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Twitter Files Part 4 Drop showing leaders’ approach to ‘policy change for Trump alone’

This article will be updated as the story develops…

Twitter CEO Elon Musk and freelance journalist Michael Shellenberger released another slice of internal Twitter files with this latest batch highlighting the chaos within the company in the aftermath of the Jan. 6 riot on Capitol Hill. .

“The impeachment of Donald Trump: January 7”, author Shellenberger posted saturday night as part of a larger thread. “As pressure mounts, Twitter executives plead for permanent ban.”

“On January 7, senior Twitter executives: – create justifications for banning Trump – seek policy change for Trump alone, separate from other political leaders – express no concern about the implications of a ban on the freedom of ‘expression or democracy. This #TwitterFiles is reported with @lwoodhouse,” read the first post.


FILE – In this Thursday, Dec. 31, 2020, file photo, President Donald Trump arrives on the South Lawn of the White House, in Washington.
(AP Photo/Evan Vucci, File)

Shellenberger’s thread begins by showing how Twitter employees had previously resisted calls to ban Trump from the platform, but then explained how they lobbied for it as calls to ban Trump escalated.

Referenced Shellenberger public calls of former First Lady Michelle Obama and many other figures calling for Trump’s January 7 ban.

The following message indicated that Twitter’s CEO at the time, Jack Dorsey, was on vacation and had delegated much of the responsibility to senior executives, including Twitter’s former head of trust and safety, Yoel. Roth, who Shellenberger said was “extremely progressive”.


Twitter Files Part 4 Drop showing leaders' approach to 'policy change for Trump alone'

(Patrick Pluel/Pool/AFP via Getty Images/Joe Raedle/Getty Images)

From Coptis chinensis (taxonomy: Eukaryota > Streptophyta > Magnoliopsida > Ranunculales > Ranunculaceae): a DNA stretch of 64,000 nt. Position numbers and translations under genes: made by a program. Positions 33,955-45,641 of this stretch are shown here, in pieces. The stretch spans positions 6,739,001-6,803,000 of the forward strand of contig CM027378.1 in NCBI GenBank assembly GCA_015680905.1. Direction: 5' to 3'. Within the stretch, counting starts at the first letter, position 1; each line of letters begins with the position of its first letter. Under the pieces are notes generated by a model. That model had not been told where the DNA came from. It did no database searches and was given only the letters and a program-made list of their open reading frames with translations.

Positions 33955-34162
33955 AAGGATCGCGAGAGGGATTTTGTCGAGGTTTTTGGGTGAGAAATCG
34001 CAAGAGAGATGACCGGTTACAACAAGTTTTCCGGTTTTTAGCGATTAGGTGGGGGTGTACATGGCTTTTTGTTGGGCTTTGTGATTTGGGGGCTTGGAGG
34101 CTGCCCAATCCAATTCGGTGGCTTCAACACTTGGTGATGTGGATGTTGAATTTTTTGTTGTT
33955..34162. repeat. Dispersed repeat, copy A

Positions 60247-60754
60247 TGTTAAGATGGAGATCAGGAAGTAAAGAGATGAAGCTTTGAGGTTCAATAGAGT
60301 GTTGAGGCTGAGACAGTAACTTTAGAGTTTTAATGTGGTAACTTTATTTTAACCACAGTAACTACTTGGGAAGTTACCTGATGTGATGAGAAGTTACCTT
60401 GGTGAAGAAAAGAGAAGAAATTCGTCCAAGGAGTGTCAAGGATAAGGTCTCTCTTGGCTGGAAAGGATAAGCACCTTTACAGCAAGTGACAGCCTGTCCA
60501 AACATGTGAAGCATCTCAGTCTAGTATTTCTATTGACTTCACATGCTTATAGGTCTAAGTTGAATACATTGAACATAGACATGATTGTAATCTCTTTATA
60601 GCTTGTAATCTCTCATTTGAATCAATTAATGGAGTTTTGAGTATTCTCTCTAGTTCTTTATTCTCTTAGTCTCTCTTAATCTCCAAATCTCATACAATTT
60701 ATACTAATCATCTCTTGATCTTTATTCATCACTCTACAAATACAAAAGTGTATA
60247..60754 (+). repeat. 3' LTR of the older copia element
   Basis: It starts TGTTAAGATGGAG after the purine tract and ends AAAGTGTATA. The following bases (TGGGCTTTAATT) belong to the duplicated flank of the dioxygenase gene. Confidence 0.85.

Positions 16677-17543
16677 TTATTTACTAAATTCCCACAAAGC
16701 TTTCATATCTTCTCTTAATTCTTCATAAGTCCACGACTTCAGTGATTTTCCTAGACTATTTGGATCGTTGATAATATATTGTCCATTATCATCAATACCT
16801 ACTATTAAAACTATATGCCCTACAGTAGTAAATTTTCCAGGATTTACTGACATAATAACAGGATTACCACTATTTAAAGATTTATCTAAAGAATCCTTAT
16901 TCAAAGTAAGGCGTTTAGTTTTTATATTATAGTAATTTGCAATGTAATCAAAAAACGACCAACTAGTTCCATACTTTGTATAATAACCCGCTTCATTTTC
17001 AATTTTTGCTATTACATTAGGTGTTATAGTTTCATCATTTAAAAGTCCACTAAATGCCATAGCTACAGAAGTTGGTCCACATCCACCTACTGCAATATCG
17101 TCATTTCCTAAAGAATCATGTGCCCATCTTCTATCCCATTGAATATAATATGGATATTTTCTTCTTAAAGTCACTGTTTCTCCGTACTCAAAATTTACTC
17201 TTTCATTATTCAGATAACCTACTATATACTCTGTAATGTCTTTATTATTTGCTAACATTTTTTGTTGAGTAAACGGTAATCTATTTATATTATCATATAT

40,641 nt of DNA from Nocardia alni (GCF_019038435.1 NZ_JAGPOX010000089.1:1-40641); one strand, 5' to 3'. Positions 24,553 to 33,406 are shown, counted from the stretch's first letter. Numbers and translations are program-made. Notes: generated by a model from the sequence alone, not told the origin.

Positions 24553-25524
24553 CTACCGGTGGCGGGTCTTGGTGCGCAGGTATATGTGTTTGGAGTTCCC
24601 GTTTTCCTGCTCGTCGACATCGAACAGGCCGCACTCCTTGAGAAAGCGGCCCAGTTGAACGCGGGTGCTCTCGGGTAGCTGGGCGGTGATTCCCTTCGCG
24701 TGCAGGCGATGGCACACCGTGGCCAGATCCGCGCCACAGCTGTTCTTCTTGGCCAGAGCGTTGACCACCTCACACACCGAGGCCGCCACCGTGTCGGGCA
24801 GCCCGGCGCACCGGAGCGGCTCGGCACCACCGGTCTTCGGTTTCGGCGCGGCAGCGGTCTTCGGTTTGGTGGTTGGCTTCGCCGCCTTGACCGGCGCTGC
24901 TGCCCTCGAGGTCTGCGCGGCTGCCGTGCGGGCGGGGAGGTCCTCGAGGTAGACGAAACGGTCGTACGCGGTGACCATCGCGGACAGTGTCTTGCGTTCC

“In 2017 Roth tweeted that there were ‘REAL NAZIS IN THE WHITE HOUSE,'” Shellenberger wrote. “In April 2022, Roth told a colleague that his goal ‘is to lead change in the world,’ which is why he has decided not to become an academic.”

The thread goes on to say that Dorsey emailed employees on Jan. 7 telling them they must “stay consistent” with policies “including users’ right to return to Twitter after a temporary suspension.”

After that email, a screenshot shows Roth reassuring an employee that “people who care about this… aren’t happy where we are.”

“Around 11:30 a.m. PT, Roth sends his co-workers news that he is excited to share,” Shellenberger tweeted. “‘GUESS WHAT,’ he wrote. ‘Jack just endorsed a repeat offender for his civic integrity.’ The new approach would create a system where five violations (“strikes”) would result in a permanent suspension.”

“Progress!” a member of Roth’s team responds that Shellenberger writes “makes it clear that they had been pushing ‘Dorsey for “greater restrictions on the speech that Twitter allows around the election.”

A colleague then asks Roth if this decision means that Trump can be banned given that Trump had a “strike remaining”.

“Does the incitement to violence aspect change that calculation?” The employee wrote to which Roth replied that it did not and that Trump continues to have one strike remaining.

“That’s for everything else,” Roth said.

Shellenberger then wrote that the question from Roth’s colleague “strongly foreshadows what will happen the next day”.

“On January 8, Twitter announces a permanent ban on Trump due to ‘risk of further incitement to violence,'” Shellenberger wrote.

“On J8, Twitter says its ban is based on ‘specifically how [Trump’s tweets] are received and interpreted,” continues Shellenberger. But in 2019, Twitter said it had “not attempted to determine all potential interpretations of the content or its intent.”

Shellenberger wrote that the “only” post from a Twitter employee expressing deep concern on the potential free speech ramifications of Trump’s ban came from a junior employee who said it was a “slippery slope” to make “one-off” decisions that “don’t seem rooted in the Politics”.


Shellenberger provided examples of Twitter employees use the term “unique” in Slack discussions, which he said “reveals significant employee discretion over when and whether to apply tweet warning labels and “strikes” on users”.

“Twitter employees recognize the difference between their own policy and Twitter’s Terms of Service, but they also engage in complex interpretations of content to weed out banned tweets, as revealed in a series of exchanges on the hashtag “#stopthesteal”, ” Shellenberger thread added.

“Roth immediately DMs a co-worker asking him to add ‘stopthesteal’ and [QAnon conspiracy term] ‘kraken’ has a blacklist of terms to de-amplifie. Roth’s colleague objects that blacklisting “stopthesteal” risks “de-amplifying the counter-narrative” that validates the election,” Shellenberger wrote.


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